In the smuggled notebook, Father Liu reflects on the possibility of martyrdom at the hands of Beijing
Father Liu Honggeng, 47, went missing on May 7, 2015, from Baoding Diocese in Hebei province. It is the second time the priest from the China's underground church has been detained. (Photo supplied)
The smuggled diary of a Catholic priest of China's underground church abducted by authorities more than three years ago shows his willingness to die for his faith.
Father Liu Honggeng, 47, went missing on May 7, 2015, from Baoding Diocese in Hebei province, northern China, after a telephone conversation with a relative. His family notified Chinese police but they have refused to investigate his disappearance.
It's the second time Father Liu has been detained by Chinese authorities. In December 2006 he was held for a short period then released after his elderly father refused to join the government-sanctioned Chinese Patriotic Catholic Association.
The diary, which was smuggled out, has entries dating from June 13-28, 2015 and gives an insight into the priest's state of mind and his relationship with his faith.
Father Liu does not mention who snatched him, but said that he was detained in a large, isolated public cemetery surrounded by brick walls topped with barbed wire.
A source close to the family, who requested not to be identified, said Father Liu's family received the diary in 2016. After initial resistance, the family eventually decided the priest's intentions were to have it made public.
In the diary, Father Liu jots down his thoughts on the possibility of sacrificing himself for the Lord and his willingness to "imitate the heroics" of the martyred saints.
But he frankly admits to sometimes questioning himself on being "ready now?" and reflects on Pope John XXIII's thought that the idea of sacrifice and martyrdom for the Lord makes him fearful.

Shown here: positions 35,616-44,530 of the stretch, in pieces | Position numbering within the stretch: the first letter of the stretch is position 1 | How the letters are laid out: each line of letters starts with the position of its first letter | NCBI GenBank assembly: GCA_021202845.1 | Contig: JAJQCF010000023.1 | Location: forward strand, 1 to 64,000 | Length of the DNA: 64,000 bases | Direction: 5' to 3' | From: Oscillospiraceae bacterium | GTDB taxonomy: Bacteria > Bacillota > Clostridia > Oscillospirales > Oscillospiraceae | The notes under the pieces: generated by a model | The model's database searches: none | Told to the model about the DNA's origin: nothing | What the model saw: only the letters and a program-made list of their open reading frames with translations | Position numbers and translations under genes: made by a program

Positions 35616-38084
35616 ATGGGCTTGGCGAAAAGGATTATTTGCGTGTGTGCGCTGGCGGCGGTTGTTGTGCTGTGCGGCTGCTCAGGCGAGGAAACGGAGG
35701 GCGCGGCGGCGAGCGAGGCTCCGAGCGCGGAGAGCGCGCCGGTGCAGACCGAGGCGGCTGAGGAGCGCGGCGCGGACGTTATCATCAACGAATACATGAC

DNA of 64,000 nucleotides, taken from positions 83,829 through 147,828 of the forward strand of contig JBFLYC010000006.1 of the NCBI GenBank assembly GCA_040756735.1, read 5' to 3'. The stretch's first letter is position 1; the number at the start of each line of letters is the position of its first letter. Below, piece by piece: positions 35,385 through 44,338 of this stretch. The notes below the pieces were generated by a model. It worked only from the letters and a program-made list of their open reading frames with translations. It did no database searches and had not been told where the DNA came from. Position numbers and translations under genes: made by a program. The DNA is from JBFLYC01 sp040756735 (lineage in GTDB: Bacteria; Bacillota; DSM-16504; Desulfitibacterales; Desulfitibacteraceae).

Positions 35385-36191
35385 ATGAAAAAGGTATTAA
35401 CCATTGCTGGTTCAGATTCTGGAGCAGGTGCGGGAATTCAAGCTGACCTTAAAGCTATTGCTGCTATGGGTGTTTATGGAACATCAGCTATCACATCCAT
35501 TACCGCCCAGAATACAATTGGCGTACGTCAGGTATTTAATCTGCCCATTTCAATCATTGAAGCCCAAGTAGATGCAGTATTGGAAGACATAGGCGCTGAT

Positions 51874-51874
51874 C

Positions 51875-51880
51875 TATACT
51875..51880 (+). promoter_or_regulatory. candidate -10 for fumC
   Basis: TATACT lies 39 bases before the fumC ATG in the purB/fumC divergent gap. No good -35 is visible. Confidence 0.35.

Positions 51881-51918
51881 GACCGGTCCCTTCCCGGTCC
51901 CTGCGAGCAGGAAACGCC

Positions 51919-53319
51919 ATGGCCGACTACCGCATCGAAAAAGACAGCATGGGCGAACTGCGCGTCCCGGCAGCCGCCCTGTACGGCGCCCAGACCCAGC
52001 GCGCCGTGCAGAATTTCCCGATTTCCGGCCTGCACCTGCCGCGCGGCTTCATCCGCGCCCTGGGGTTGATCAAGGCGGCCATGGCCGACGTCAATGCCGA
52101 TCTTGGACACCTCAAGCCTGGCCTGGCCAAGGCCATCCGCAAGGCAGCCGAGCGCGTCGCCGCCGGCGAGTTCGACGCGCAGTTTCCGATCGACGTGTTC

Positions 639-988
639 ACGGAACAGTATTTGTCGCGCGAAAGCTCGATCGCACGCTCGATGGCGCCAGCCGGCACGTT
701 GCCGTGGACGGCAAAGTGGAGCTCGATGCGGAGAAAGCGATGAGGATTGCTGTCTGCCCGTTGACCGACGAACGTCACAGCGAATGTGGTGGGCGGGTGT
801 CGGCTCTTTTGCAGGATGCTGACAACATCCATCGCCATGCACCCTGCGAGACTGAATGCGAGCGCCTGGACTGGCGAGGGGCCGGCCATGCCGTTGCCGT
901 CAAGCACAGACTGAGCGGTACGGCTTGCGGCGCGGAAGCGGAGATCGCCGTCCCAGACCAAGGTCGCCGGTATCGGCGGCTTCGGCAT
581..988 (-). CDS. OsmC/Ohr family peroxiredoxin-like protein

Father Liu said to remain true to himself he had to "rely more on God, because Christ was suffering with him."
He also invoked the memories of his "predecessors", including Bishop Peter Joseph Fan Xueyan of China and Francois-Xavier Nguyen Van Thuan of Vietnam who both spent lengthy periods of time in detention under Communist regimes for their beliefs.
Father Liu wrote that their "heroic faith inspires me to follow their footsteps" and to "live the faith in a special moment."
He also mentioned Bishop Su Zhimin of Baoding who has been missing for 21 years as an inspiration. Bishop Su was deemed a counter-revolutionary by the communist government for refusing to join the Chinese Catholic Patriotic Association.
Father Liu also recalled the first time he visited a zoo and saw trapped animals shivering in cages and drew an analogy with the way humans treated their fellow man.
"The authorities use this method in the governance of the country. It is a violation of human rights and a shame for human beings," he wrote.
Despite losing his freedom, Father Liu wrote that he still offers prayers for his church members and family and friends.
He said he fasts every Friday and "those who watched him were also affected", eating only vegetables on the same day.
Christ calls, Asians respond is a new series of features that explore the life of individuals who discovered Christ in the face of misunderstandings and even opposition from those around them. Responding to Christ’s call these men and women have become beacons of inspiration for those around them. Read more about them here.
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